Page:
Monday, February 9, 2015

Welcome to Beautiful Bali


When you picture paradise, it probably looks a lot like Bali. During our trip there this summer, I was constantly blown away by how beautiful everything was. Everything looked straight out of a postcard.





My dad and I went to Bali for a family reunion. My family is Dutch, and like many Dutch people, we have a personal connection to Indonesia through the centuries of Dutch colonialism of the island. Through the centuries, my ancestors were traders, naval commanders, farmers, and during World War II, prisoners of war in Japanese concentration camps. We grew up eating Indonesian food and using Indonesian words my Oma taught us (she learned the language as a child). 

Now in her 70s, my grandmother decided she wanted to show us Bali, visit the grave of my great-great grandfather, and introduce me to cousins from New Zealand and Australia.



We spent the first few days lounging on the beach, recovering from jet lag (and a 27 hour plane ride) and getting acquainted with each other.

I loved Bali from the moment we arrived. It was beautiful, the people were so friendly, and I hit it off immediately with my Kiwi cousins. It was also amazing to see in person the land I had always heard stories about and imagine my ancestors making a life here so far from home.




Though Indonesia is mostly Muslim, much of Bali practices a kind of Balinese Hinduism. Everywhere you go you'll see little shrines set out to the gods, full of flowers, fruit, and sometimes even candy or cigarettes.




We explored the villages, waded in the water, and ate way too much sate ayam and rendang padang and kroepoek. It was pretty much the perfect vacation.




I can't wait to show you more of beautiful Bali!


Friday, February 6, 2015

Hong Kong Layover

In June, my dad and I took a trip to Bali, Indonesia. We started our trip in Atlanta, flew to Dallas, and then took a 16 hour flight to Hong Kong, flying over Alaska, Russia, and China before finally landing in Hong Kong for an overnight layover.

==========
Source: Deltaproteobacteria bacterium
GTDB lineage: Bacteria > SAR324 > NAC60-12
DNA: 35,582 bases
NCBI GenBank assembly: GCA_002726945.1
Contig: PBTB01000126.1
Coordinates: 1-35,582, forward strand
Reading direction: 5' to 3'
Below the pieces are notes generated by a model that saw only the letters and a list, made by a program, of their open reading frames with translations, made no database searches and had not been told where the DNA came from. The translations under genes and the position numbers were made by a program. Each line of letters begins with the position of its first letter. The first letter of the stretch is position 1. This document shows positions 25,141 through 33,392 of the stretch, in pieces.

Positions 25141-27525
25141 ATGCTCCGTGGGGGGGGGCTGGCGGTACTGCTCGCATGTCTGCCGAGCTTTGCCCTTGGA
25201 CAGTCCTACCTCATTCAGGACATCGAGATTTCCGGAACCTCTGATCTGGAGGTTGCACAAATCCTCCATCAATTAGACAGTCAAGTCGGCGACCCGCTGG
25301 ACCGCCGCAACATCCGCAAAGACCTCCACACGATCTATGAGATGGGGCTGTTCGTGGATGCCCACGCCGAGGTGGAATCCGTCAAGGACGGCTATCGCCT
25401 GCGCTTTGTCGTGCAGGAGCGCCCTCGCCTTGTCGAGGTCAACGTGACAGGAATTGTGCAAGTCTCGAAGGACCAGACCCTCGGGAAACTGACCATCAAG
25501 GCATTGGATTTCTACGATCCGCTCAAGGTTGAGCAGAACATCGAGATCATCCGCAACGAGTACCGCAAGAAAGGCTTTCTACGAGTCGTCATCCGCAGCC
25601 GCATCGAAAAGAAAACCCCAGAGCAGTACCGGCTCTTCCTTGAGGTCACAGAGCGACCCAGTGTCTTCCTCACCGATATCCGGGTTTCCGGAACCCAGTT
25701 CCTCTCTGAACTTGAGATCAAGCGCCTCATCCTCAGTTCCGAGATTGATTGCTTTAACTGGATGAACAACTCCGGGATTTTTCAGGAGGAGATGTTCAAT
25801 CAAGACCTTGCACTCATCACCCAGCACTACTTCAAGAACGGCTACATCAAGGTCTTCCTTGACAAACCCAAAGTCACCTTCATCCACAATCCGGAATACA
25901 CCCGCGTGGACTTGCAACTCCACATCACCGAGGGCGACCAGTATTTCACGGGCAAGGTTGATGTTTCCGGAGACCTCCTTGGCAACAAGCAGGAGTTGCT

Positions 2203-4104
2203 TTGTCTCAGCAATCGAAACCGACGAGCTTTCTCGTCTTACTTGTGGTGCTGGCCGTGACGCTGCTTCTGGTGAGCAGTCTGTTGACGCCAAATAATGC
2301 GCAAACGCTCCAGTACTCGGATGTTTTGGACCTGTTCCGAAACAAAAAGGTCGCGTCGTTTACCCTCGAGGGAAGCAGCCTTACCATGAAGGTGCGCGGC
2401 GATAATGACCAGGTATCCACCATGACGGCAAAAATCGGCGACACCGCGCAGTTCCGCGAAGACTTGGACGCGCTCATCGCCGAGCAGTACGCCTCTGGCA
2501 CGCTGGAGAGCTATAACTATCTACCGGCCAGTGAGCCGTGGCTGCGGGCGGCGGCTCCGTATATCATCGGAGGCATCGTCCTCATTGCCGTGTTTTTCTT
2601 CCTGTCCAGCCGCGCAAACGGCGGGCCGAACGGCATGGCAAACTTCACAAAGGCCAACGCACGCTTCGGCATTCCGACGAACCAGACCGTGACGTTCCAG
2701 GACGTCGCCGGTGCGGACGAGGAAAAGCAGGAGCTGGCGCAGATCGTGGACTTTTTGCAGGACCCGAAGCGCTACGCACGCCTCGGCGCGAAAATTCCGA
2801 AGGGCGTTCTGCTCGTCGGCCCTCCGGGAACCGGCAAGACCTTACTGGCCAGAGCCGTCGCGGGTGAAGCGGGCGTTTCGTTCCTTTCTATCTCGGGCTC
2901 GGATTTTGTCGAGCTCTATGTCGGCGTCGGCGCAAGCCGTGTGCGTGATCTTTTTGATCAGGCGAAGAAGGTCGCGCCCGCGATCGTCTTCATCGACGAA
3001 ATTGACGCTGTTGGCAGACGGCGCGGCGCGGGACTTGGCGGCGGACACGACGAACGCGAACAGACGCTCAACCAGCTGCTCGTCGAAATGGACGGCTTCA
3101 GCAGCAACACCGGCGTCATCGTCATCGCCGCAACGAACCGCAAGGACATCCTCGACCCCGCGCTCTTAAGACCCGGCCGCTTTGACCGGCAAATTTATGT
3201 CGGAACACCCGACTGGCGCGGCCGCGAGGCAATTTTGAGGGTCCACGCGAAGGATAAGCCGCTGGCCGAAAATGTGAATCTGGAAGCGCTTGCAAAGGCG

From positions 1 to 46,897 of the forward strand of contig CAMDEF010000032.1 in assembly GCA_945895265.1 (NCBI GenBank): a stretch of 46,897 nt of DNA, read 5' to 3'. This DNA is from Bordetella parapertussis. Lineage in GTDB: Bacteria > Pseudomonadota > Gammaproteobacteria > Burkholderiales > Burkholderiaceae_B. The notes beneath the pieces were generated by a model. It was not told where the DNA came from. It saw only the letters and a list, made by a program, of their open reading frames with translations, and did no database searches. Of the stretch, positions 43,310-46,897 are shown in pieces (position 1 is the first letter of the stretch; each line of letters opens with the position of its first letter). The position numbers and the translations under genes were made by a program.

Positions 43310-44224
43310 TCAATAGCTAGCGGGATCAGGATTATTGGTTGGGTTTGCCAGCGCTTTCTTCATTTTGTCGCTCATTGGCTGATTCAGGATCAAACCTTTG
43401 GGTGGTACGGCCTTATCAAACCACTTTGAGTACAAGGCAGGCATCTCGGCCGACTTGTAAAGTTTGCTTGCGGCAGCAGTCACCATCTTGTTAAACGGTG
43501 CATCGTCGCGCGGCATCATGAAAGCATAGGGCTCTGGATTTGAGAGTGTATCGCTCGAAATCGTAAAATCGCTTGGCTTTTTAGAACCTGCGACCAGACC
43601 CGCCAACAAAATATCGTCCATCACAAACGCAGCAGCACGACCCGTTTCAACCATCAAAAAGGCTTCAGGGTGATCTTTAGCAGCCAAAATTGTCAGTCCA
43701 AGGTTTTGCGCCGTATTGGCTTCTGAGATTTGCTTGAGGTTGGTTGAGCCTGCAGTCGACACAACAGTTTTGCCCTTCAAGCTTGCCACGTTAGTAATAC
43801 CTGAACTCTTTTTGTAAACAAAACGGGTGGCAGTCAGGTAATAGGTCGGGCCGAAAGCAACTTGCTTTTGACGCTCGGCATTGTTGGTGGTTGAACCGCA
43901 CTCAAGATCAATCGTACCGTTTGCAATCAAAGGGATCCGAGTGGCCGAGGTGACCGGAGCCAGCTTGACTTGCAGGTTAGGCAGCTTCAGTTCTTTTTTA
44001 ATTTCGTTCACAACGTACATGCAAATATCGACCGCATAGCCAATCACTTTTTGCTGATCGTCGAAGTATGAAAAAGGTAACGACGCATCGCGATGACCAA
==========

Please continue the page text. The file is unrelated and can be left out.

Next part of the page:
By the time we arrived, we were exhausted. I wasn't even sure what day it was, and my jetlagged body begged for sleep. But once we entered the airport, a sense of adventure took over. It was an assault on the senses-Cantonese and Mandarin being spoken around us, sleek bullet trains whisking us over to the immigration desks, landing papers written in Chinese characters...I have traveled a lot, but nothing could prepare me for how exotic the East felt in those first moments.

My dad spent last summer in China teaching English, so he immediately took charge and put his basic Chinese to good use. It was all a blur as we got our tourist visas, took the train to Hong Kong, and found our hotel, complete with this great view from our room.



Hong Kong at night is vibrant and pulses with energy.
Hong Kong in June means humidity like you can't imagine. The smog coupled with the summer heat rivals any summer misery in south Georgia. But despite all that, I couldn't wait to explore as much as possible.


After checking in, our first order of business was finding dinner. I let my dad do the ordering and struggled my way using through chopsticks (I'm pretty sure I was highly amusing to neighboring diners). Chopsticks aside, dinner was delicious.





Full of delicious Chinese food, we did some wandering through Hong Kong streets before jet lag sent us scurrying to our beds.









The next morning, we repacked our bags, snapped some pictures and headed for the airport to catch out flight to BALI!!





Let's go to Indonesia!


Wednesday, February 4, 2015

Mission Churches, Nuclear Warheads, and Quesadillas


When I travel, I always look for things I don't have at home, whether that is new food, or unique architecture, and or just new people. As a Georgia girl, the Southwest is totally new to me. I wanted to see all the Tucson area had to offer-from mission churches to Cold War history to tasty Arizona-Mex food.

First stop, Mission San Xavier del Bac!



I just love Spanish style missions. They make me feel like I'm in an old Western. Built in the 1700s, San Xavier del Bac did not disappoint with its beautiful architecture and soaring white bell towers (so pretty against that cloudless desert sky). We loved the vibrant paintings inside.






Next door is a smaller chapel for prayer and reflection.




After San Xavier del Bac we headed down the road to the Titan Missile Museum, a Cold War throwback that once held a Titan intercontinental ballistic missile. My heart leapt in my throat when we looked down through the glass ceiling at the business end of a (inactive) nuclear warhead!




After a long day of sightseeing it was off for some tasty Arizona-Mex food! We had margaritas, tacos and quesadillas, and I can definitely say that Arizonians know how to do it right.




Til next time, Tucson!